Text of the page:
CDC issues Coronavirus Guidelines to support the opening of schools

The Centers for Disease Control and Prevention encouraged U.S. schools to reopen for in-person learning this fall.

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With death rates among school-aged children are much lower than among adults, the health agency, under pressure from the White House, has issued a list of recommendations needed to help children returning to schools this fall.

The new guidelines posted Thursday do recommend that local officials should consider closing schools, or keeping them closed, if there is substantial, uncontrolled transmission of the virus.

The new guidelines arrived the same day the U.S. surpassed 4 million coronavirus cases.

CDC Director Robert Redfield tweeted about the new policy, telling parents that “school closures have disrupted normal ways of life for you and your children and they have had negative health consequences on our youth.”

The latest data on the CDC website shows that while children between the ages of 5 and 17 are less likely to die from coronavirus, infections in that age group make up roughly 5.3% of all coronavirus cases in the U.S. Black, Hispanic and Latino children make up nearly 72% of cases in that age group.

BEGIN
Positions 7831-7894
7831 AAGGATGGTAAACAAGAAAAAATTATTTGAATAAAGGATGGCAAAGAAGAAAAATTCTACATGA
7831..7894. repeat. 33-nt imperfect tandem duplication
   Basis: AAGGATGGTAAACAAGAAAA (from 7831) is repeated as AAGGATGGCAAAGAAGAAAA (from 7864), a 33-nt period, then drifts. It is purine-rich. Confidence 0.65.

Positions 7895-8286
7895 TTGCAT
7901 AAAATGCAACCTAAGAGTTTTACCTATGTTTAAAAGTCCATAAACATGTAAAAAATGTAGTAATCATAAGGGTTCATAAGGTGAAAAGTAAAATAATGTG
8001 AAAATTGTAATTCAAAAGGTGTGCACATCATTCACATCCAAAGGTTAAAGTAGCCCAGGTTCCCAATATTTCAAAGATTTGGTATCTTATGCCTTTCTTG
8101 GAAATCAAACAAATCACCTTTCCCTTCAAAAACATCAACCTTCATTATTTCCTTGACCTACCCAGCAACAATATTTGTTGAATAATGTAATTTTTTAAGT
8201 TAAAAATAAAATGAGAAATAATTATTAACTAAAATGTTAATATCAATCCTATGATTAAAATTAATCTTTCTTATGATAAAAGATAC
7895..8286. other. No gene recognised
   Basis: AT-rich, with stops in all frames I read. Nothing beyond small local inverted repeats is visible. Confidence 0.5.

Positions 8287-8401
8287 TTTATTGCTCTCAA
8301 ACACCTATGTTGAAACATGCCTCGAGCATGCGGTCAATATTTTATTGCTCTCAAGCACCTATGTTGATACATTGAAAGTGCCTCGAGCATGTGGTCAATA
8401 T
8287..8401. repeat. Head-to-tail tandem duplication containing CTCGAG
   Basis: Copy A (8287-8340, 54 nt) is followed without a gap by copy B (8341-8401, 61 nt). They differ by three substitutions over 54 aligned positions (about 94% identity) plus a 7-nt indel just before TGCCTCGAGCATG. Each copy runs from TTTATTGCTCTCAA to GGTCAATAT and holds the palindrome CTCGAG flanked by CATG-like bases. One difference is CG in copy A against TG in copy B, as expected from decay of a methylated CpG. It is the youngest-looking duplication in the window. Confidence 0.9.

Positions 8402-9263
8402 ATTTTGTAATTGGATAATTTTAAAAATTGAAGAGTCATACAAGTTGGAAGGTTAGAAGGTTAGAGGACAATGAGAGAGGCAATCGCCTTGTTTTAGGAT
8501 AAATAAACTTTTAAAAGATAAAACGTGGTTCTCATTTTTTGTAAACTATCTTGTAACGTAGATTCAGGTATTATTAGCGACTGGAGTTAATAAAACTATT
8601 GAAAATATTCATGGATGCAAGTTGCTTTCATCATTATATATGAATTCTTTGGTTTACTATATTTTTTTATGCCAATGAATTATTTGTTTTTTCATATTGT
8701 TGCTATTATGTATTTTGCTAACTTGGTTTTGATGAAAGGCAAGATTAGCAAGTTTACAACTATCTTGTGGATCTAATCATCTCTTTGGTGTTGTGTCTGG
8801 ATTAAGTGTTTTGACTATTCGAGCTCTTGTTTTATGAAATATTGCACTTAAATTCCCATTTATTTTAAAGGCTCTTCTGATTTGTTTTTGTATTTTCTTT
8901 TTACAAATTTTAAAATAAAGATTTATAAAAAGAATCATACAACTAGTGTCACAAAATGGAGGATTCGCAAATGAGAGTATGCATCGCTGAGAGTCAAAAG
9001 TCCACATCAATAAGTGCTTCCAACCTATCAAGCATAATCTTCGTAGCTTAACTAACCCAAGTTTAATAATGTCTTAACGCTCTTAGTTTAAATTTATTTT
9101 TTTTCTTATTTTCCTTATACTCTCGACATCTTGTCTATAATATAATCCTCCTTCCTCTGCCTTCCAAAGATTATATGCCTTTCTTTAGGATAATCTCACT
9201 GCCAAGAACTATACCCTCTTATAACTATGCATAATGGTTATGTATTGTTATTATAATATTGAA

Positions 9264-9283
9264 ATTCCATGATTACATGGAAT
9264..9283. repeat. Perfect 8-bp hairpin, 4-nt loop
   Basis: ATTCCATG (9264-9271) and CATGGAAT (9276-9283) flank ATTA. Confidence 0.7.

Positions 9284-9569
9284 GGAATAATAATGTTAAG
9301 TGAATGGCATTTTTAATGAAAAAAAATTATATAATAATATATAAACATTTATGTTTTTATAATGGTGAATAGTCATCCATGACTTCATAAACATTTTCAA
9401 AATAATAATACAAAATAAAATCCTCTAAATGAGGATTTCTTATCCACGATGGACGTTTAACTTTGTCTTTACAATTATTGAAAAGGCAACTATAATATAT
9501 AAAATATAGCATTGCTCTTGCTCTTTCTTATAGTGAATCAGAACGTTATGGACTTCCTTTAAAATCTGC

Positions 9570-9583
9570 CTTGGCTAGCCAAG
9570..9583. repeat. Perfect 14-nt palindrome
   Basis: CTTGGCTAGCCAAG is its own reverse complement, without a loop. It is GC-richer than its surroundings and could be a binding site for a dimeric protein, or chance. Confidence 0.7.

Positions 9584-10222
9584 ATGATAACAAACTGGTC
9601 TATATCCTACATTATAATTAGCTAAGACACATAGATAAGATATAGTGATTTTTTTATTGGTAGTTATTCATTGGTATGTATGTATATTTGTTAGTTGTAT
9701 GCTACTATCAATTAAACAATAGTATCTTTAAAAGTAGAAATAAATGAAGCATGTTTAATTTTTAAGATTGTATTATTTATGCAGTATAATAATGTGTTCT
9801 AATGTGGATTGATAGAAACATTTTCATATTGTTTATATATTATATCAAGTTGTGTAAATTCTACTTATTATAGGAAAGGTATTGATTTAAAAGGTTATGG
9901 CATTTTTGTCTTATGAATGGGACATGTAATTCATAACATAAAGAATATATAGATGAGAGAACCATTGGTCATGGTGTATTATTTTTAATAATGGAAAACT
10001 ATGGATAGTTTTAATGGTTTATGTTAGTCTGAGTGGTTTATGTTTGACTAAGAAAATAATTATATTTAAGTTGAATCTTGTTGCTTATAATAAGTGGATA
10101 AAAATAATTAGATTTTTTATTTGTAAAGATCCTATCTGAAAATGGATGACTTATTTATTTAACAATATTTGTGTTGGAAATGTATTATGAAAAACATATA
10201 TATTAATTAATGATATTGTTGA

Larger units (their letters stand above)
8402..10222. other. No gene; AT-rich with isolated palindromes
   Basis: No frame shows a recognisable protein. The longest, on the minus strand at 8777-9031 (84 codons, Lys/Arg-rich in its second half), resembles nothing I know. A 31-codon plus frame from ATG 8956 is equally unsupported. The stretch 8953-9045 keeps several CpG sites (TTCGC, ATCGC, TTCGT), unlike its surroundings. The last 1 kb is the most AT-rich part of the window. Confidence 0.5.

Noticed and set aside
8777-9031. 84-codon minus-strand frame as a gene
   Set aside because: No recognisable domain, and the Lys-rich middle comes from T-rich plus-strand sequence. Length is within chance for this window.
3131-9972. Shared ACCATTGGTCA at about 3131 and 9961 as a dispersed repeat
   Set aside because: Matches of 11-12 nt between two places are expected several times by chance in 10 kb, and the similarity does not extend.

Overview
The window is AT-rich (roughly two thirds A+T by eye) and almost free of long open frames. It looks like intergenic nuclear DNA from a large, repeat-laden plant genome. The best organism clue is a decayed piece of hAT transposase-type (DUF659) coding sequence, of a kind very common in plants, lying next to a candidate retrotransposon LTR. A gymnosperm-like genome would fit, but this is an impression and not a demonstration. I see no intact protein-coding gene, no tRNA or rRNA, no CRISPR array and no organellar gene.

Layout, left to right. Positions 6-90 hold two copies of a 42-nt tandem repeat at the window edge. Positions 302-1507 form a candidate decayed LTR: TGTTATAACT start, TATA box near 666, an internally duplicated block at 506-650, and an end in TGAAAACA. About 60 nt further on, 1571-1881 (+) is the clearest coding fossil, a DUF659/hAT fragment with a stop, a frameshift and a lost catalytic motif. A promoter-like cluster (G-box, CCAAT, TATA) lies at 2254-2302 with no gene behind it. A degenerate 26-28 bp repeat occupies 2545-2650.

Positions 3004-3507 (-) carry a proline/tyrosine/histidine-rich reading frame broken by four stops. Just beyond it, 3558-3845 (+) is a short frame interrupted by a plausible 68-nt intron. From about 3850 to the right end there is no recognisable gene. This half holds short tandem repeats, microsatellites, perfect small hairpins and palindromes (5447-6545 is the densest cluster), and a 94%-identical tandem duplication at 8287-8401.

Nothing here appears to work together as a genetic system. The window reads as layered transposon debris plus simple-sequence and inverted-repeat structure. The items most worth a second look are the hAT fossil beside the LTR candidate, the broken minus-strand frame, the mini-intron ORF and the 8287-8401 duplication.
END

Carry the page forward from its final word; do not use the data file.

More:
Parents are encouraged to monitor children for symptoms, the CDC said, and it’s not recommending that schools conduct universal symptom checks.

The CDC ultimately suggested that if schools remain closed, the risks for students contracting and spreading coronavirus are low, while the risks for students suffering academically and health-wise are high. It noted that schools offer vital resources, including food programs, special education services, counseling, and after-school programs to students. Many of these programs primarily aid low-income, minority or disabled students.

“The harms attributed to closed schools on the social, emotional, and behavioral health, economic well-being, and academic achievement of children, in both the short- and long-term, are well-known and significant,” the CDC said. “Aside from a child’s home, no other setting has more influence on a child’s health and well-being than their school.”

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